Octopi extremely difficult to use for colorblind people

Hey all - not sure if this is the right forum to post this. Hopefully it belongs here:

I'm running Manjaro 18.4(?) KDE with the default theme. Octopi shows a tiny graphic of an ethernet port beside each package, and differentiates installed from uninstalled packages by changing this graphic from "greenish" to "reddish."

I put those in quotes because for a long time I didn't realize it was changing the color AT ALL. I'm red/green colorblind, like roughly 10% of the male population, and have been having major issues with this. Here's an example (ignore the checkmark) :


Due to the low saturation of the colors used, and the fact that these icons are tiny, I literally can't tell the difference between the two without sticking my face about 10cm from the screen and squinting. If I do that, I can vaguely see there are two different colors there but couldn't tell you which is which. I had to load this screenshot in Photoshop and use the eyedropper tool just to figure out if I had both colors represented!

This isn't pretty, but I had a go at making a "better" version:


...if the red/green dichotomy must be kept, at least I could tell those apart.

On the other hand,


Much, much better.

So yeah, I guess question 1 is, is there a way I could replace those icons myself without rebuilding the whole program or hex-editing some datafile?

And, question 2, is this something that should be fixed for everyone?

I'm interested to hear from other colorblind people on this - are you having the same problem, or is it "just me"? It seems like this is a pretty big usability issue that could be fixed, but maybe I'm just an edge case here.

Once again, roughly 10% of the male population are red/green blind, and 1% female, but it doesn't affect everyone in exactly the same way. Still, that's a lot of users potentially having trouble with this.


I think the idea of replacing the icons while not disrupting the normal 'green=go red=stop' dichotomy is a good compromise.

But the thing is .. theres lots I would like to change in octopi (like supported aur helpers) ... but it isnt a manjaro project.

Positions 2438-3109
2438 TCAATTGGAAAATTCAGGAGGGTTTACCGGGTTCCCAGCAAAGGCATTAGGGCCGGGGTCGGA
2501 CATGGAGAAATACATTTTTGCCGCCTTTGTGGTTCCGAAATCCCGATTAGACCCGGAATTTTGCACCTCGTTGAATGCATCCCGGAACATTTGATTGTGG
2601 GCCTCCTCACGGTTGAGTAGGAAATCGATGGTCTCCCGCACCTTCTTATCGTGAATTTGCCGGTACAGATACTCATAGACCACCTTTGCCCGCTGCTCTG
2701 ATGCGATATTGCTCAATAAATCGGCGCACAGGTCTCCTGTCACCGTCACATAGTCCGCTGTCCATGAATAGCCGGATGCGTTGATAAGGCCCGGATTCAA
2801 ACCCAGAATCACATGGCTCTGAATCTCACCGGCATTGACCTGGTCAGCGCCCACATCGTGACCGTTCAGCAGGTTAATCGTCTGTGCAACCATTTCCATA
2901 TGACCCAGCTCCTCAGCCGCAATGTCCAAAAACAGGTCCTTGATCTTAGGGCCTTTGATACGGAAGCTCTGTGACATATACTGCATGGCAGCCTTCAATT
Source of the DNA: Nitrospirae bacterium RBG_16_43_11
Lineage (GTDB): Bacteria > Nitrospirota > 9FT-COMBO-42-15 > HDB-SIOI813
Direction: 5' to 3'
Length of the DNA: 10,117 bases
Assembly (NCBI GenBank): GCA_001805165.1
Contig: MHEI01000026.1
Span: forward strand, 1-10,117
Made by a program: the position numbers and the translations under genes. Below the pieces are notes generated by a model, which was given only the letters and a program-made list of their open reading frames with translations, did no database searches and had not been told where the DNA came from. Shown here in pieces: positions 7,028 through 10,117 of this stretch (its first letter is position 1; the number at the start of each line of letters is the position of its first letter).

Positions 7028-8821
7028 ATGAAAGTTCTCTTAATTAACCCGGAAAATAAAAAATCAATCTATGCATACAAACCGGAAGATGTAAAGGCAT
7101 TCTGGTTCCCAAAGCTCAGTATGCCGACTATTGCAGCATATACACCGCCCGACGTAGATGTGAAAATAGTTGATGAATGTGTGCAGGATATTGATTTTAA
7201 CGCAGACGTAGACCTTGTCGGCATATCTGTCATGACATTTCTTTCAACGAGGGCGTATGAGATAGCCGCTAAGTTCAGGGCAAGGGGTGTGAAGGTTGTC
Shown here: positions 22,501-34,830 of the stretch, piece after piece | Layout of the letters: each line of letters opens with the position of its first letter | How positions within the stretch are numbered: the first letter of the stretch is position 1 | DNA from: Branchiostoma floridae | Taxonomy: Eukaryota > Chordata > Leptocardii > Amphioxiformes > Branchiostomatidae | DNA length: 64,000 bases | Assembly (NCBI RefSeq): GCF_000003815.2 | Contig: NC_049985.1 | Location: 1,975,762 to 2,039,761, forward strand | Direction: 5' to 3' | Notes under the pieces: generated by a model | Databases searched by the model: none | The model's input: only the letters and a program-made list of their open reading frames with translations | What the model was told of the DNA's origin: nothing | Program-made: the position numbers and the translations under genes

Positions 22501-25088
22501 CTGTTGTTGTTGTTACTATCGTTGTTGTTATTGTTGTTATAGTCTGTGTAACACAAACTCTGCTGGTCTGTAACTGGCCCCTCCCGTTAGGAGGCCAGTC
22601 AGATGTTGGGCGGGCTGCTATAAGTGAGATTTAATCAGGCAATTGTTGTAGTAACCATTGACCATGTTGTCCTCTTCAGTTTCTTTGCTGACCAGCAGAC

You can submit bugs and proposals to the project here:

In the (hopefully near!) future all manjaro will use pamac .. as there is now pamac-cli, pamac-gtk, and pamac-qt (in development but very usable).
You might want to check out pamac and see if it is any better/worse for your needs.


Thanks, I submitted an issue to the project on Github. I figured the icons would have something to do with Manjaro's theming...

I'll have a look at Pamac-Qt, although I don't like to replace my package manager without good reason. Aside from the color scheme I didn't have any problem with Octopi (& I like it a hell of a lot better than, say, Yumex.) FWIW the colors shown here are much easier for me to read than Octopi's:
IMHO it's worth keeping in mind as development continues.

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Entirely depends on the program. Some have hard-coded icons.
Others look for a certain icon on the system by a certain name - and then that depends on the theme.
And in that case they still might be able to opt for a better name structure or programatic solution.

Judging by the way octopi shows I'm guessing it doesnt much care about my icon theme.

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Pamac is much better than Octopi IMO. I also use Octopi for a few things as the both have strong and weak points On KDE you still might want to stick to the GTK version of pamac for now. The QT version is beta at best and still buggy. You can install both versions of Pamac without conflicts. Pamac all the way in my book. Much easier on your eyes I think you'll find.

I also am red-green blind, but it affects me a little differently: the example in xjas's opening post are clearly differentiable to me, BUT besides confusion with some shades of red and green, I have great difficulty with dark green vs dark brown, and all of these look similar (in similar darknesses): purple, blue,violet,indigo,mauve, etc.
And there are a few people who are totally colour blind, so icons etc should either be different darkness shades or (preferably) have a contrasting symbol overlaid or a different outline, so all can read easily. Colour unimpaired people probably would not notice the change as they would focus on the colour.
I am aware that there are also many people with other types of visual difficulties, some require special fonts or colours to read, but I think these fonts are readily available, so as long as all icons and fonts are configurable all should be fine.
ps: some board games now have tokens/cards that besides a colour difference, have some symbol in the corner. This type of thing is an enourmous help (nothing worse than playing a red pick-up-2 on a green card in UNO!!)

You know that's a good point. I try to usually provide a way to change colors in my software...but sometimes I forget. My grandfather had a terrible time at stop lights. I had a teacher who couldn't see orange cones on green grass. It is just so natural for us who don't have this problem to go with the green-go-good, red-stop-bad colors we are so used to. 8.5-10% of the population is a significant number of people. Heh heh...red alert! (But maybe they solved the problem by the 25th century.)

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